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The Walker (2007)
6/10
The Walker
25 October 2007
Warning: Spoilers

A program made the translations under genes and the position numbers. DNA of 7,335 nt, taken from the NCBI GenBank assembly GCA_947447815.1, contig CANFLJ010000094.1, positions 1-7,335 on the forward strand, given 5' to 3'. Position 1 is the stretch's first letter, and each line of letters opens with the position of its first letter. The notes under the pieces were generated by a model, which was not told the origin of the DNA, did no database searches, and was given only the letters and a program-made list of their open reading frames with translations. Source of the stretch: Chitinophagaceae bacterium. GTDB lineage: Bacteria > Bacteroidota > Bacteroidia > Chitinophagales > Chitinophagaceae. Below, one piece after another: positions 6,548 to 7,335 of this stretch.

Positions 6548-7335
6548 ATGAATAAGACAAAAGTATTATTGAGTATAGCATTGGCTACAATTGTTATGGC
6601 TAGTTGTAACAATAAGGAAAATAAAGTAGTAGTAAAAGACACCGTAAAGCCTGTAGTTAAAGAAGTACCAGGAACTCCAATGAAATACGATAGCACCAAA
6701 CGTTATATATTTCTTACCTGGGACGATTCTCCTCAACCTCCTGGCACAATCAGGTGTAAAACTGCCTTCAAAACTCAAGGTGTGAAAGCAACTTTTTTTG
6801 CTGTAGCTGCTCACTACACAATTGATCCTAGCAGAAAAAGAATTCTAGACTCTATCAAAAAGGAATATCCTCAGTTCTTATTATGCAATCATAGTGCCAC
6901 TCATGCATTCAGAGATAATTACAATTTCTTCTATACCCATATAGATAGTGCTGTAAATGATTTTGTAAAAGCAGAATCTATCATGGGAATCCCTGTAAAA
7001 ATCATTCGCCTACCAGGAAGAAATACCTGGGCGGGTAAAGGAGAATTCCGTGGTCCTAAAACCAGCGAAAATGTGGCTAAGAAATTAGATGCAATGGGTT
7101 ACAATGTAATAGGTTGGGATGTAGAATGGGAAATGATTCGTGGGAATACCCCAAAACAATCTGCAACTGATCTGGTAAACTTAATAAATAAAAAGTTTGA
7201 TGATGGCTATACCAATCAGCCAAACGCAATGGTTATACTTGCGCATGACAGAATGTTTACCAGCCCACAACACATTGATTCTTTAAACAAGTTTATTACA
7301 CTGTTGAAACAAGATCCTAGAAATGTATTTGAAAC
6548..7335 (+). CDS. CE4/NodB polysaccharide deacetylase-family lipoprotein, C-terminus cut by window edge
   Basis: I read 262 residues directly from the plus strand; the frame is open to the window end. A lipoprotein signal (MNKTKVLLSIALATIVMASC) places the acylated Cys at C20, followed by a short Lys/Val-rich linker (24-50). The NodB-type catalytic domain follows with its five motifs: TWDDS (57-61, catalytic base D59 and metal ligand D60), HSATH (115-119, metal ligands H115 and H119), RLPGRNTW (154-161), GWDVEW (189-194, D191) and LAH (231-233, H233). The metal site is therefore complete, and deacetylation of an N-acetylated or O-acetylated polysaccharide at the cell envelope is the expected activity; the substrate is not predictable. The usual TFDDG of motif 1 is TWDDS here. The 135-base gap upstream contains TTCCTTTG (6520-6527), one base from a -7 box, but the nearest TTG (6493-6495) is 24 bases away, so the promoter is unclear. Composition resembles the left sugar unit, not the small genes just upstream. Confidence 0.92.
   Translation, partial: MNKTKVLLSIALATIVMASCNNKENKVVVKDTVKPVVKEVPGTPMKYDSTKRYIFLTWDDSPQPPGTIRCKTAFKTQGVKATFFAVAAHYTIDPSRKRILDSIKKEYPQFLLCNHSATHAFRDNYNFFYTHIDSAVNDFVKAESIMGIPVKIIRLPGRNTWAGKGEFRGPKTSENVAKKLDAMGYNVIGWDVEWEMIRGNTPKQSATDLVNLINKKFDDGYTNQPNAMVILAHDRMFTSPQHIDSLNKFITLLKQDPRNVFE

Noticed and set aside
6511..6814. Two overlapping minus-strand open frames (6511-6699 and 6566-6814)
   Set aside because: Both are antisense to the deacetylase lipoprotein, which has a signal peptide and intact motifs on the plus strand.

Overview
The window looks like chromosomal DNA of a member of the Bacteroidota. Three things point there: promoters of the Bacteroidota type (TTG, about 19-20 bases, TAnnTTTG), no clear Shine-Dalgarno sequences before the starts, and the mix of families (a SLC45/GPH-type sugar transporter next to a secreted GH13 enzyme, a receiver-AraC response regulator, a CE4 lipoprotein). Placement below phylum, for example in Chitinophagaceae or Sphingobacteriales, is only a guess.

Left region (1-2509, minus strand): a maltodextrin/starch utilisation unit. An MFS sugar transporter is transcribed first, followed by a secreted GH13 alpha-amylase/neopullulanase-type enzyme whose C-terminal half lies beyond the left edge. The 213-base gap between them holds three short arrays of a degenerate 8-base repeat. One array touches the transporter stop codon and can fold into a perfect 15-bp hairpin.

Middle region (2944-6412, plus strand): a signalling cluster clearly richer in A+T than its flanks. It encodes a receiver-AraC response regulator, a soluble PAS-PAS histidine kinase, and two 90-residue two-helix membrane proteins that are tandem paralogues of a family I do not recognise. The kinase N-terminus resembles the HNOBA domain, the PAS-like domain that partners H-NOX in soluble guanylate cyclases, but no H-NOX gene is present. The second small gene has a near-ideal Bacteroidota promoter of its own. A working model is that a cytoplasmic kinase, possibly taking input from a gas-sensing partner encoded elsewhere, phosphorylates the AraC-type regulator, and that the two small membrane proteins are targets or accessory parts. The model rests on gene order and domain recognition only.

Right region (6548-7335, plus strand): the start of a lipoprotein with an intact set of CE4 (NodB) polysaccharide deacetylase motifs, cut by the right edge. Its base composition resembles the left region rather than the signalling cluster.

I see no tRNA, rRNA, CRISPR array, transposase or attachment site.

Paul Schrader made a well staged thriller that lets the audience recognize a certain experience of its maker. Experience in this context isn't only meant positive. On the one hand it guarantees that "The Walker" doesn't end up as a total flop. Throughout the movie I felt there is a man behind the camera, that knows which buttons to push when, and there were some shots or short scenes I found really great. But on the other hand this routine makes the whole movie seem a bit dated. "The Walker" maybe would have had more relevance if made a few centuries earlier. But today a film that explicitly wants to be political but has nothing more to say than some often heard phrases or unmotivated side blows on targets like George Bush, where everybody will agree anyway, has to be considered a failure. What is just great about this movie, however, is Woody Harrelson. When he started talking I often thought I'm sitting in one of Schrader's great movies. "The Walker" is only okay.